• From Right to Left: Weir House, Weir Studio, and Young Studio

    Weir Farm

    National Historic Site Connecticut

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  • Park Closures September 7, 2014

    Please note that on Sunday, September 7th, the parking lot, visitor center, Weir Studio, and Young Studio will close at 1 pm for the annual Jazz in the Garden event. The 1pm, 2pm, and 3pm tours of the Weir House will not be offered.

Animals

turkeys on stone wall
Turkey and poults
National Park Service, Weir Farm National Historic Site
 
The animal community at Weir Farm National Historic Site consists of white-tailed deer, squirrels, woodchuck, cotton-tail rabbit, turkey, fox, turtles, frogs, salamanders, panfish in the pond, and a variety of songbirds.
 
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Green Frog

Amphibians

There are at least twelve different species of amphibians at Weir Farm National Historic Site. Learn about what types you might see on your visit and the best places to see these amazing creatures.

 
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Hoary bat (Lasiurus cinereus)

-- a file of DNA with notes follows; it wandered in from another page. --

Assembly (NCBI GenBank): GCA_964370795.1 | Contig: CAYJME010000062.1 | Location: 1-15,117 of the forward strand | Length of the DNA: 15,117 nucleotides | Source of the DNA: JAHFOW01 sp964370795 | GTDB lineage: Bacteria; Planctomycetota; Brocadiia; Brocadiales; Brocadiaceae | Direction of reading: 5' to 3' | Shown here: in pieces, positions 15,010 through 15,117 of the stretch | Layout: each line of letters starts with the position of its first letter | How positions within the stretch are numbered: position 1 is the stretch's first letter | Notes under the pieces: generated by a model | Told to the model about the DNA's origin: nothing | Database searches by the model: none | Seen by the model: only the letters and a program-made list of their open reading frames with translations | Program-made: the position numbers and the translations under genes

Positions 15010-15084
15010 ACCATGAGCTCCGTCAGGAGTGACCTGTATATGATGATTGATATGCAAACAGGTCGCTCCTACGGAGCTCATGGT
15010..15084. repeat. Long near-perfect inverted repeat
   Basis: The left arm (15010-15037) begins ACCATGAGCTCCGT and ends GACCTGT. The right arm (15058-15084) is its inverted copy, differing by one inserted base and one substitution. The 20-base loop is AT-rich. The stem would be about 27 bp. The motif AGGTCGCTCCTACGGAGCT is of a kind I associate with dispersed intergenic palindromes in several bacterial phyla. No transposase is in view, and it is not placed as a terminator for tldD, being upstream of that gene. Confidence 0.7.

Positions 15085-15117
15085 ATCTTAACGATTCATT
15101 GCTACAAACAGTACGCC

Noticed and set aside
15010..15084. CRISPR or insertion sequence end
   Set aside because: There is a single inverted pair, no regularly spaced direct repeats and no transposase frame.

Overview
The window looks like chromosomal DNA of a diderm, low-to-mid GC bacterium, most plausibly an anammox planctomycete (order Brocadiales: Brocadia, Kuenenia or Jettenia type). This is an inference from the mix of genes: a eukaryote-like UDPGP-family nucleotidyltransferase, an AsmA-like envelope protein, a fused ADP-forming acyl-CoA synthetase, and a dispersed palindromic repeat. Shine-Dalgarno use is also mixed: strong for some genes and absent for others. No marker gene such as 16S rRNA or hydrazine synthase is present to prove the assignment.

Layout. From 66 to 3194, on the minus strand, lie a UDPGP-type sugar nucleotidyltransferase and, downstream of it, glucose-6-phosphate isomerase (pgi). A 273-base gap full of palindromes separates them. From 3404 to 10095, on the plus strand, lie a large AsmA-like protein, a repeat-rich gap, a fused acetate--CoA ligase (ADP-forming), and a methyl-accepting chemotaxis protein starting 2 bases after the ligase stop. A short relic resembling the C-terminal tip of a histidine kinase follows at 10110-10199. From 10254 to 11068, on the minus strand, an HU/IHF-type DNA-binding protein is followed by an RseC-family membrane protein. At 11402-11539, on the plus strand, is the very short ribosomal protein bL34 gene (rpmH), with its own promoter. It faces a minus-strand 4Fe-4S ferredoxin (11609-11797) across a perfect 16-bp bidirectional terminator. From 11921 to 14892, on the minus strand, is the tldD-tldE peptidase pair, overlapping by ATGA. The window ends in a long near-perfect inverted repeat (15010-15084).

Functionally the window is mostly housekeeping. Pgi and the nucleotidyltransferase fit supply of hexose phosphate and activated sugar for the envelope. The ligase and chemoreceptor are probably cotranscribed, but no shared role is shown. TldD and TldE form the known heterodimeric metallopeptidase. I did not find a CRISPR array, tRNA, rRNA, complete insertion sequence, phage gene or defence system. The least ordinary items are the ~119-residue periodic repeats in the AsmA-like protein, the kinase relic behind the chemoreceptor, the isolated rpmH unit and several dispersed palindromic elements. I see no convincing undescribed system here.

Bats

Learn about what types of bats you might see at Weir Farm National Historic Site, their importance in the ecosystem, and more about the impact of White-Nose Syndrome on the bat population.

 
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A young turkey or poulet at Weir Farm NHS

Birds

Turkey lurkey. Although our family of turkeys are a popular sight around the park, learn more about the numerous species of other birds that you can find at Weir Farm National Historic Site.

 
black swallowtail

Black Swallowtail

Butterflies

Find out why types of butterflies were found at the last monitoring effort. Maybe you'll be able to find something new when you visit.

 
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Painted Turtle climbing on a stone at Weir Farm NHS

Reptiles

We found seven species of reptiles on our last survey. Find out what kinds we saw and where you can find them at Weir Farm National Historic Site

Did You Know?

Stars on the ceiling of Weir's studio - Photo by Barry McCormick

The Land of Nod was the name given to his property, now preserved as Weir Farm National Historic Site, by Julian Alden Weir and his artist friends. Both Weir and Childe Hassam used the phrase to title works that were inspired by the local landscape.